CNOW held its second annual racial justice workshop, “Ending Racism in Chicago NOW: A Critical Race Theory Community Education Workshop,” on Wednesday, February 20, 2019 from 6:00 pm to 8:00 pm at We Work, 20 W. Kinzie, Chicago, with more than 30 people participating. The event began with a discussion about the importance of inclusivity in feminism, CNOW’s continued commitment to intersectional feminism, and how having difficult conversations in safe spaces is essential to advancing these causes.
Attendees participated in a “privilege walk,” an exercise designed to demonstrate the many ways in which society privileges certain individuals over others, allowing participants to reflect on the different areas in their lives where they have privilege and where they do not. Participants then met in small groups to share personal experiences regarding their backgrounds and demographics, including neighborhoods, housing, education opportunities and career paths, and to reflect on their first perceptions of racial awareness, confronting white privilege and more.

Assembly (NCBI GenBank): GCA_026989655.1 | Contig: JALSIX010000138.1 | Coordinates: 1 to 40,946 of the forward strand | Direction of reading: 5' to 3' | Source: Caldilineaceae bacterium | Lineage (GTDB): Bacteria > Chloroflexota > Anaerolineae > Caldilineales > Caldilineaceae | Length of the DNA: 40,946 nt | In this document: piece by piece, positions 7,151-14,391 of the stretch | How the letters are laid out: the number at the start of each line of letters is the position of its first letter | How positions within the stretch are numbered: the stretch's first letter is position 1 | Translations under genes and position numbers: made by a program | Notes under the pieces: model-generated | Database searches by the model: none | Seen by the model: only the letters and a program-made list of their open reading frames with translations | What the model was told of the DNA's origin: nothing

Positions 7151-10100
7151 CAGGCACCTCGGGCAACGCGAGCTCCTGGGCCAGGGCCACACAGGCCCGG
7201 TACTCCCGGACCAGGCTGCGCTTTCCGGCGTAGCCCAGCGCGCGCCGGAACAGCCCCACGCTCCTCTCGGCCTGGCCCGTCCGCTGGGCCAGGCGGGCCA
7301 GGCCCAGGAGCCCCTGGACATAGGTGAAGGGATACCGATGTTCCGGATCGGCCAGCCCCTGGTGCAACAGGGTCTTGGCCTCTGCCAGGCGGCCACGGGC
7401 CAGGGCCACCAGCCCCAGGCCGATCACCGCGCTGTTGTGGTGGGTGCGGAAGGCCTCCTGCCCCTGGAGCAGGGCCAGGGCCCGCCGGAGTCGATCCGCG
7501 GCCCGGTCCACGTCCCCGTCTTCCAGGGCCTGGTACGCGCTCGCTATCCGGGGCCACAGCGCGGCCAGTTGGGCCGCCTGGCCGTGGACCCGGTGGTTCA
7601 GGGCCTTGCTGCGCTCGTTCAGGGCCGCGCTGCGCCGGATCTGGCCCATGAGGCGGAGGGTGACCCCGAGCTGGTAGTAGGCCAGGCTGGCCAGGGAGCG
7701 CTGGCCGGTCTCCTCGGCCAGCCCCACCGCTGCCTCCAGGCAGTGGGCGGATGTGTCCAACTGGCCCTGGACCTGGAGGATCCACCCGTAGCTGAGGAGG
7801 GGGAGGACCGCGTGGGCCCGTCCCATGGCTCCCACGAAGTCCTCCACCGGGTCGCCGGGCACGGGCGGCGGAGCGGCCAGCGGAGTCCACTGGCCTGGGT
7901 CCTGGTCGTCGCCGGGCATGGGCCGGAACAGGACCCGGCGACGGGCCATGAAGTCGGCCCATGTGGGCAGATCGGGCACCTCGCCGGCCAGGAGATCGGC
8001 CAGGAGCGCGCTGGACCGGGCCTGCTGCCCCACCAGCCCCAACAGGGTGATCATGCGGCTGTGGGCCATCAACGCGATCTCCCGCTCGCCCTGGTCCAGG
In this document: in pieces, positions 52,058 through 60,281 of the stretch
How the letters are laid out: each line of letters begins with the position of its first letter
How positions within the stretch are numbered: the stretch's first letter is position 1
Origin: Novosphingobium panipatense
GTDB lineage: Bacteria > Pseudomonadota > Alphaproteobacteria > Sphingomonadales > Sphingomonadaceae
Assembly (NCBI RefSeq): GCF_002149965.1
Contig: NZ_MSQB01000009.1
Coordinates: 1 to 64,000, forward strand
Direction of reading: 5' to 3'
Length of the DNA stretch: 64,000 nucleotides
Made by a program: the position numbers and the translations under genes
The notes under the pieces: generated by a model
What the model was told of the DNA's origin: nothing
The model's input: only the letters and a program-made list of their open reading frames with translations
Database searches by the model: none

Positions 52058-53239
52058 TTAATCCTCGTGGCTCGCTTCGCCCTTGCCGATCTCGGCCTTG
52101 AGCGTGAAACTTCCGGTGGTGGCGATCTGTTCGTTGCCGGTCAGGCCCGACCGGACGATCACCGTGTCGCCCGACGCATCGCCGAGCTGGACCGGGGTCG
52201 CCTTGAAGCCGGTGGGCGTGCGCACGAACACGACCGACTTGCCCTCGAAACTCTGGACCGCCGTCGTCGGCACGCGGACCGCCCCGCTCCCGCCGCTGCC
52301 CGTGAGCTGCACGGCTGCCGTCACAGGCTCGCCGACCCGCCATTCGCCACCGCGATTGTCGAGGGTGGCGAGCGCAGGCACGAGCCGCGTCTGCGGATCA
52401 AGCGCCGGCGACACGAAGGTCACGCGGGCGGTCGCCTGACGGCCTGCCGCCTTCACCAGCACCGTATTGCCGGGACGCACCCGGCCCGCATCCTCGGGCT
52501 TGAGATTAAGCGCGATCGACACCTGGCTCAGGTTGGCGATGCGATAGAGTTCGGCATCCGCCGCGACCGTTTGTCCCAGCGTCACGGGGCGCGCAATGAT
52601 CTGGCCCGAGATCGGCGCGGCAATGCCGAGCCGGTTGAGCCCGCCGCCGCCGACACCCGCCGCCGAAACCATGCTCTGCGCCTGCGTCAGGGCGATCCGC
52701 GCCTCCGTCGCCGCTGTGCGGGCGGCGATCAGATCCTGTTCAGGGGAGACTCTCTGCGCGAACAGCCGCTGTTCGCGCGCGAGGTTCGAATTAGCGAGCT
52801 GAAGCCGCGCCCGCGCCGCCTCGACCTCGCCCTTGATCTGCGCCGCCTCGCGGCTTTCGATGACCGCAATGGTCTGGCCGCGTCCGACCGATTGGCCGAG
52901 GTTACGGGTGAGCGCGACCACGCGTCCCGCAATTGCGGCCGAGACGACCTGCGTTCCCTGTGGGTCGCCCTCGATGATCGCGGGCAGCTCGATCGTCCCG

Large-group discussions focused on racial disparity and equity in Chicago, the racist history of Chicago’s housing policies, the state of Chicago Public Schools, and the vast impacts of structural discrimination and racism on people of color – including wealth disparities, housing segregation, racial profiling, poor education, underemployment, the school-to-prison pipeline and shortened lifespans. The group also discussed the definition of racism, daily microaggressions against people of color, and elements of critical race theory (CRT) – a social-scientific approach to the study of race, racism and society.
The workshop concluded with a discussion about the importance of each person effecting change in their own sphere of influence.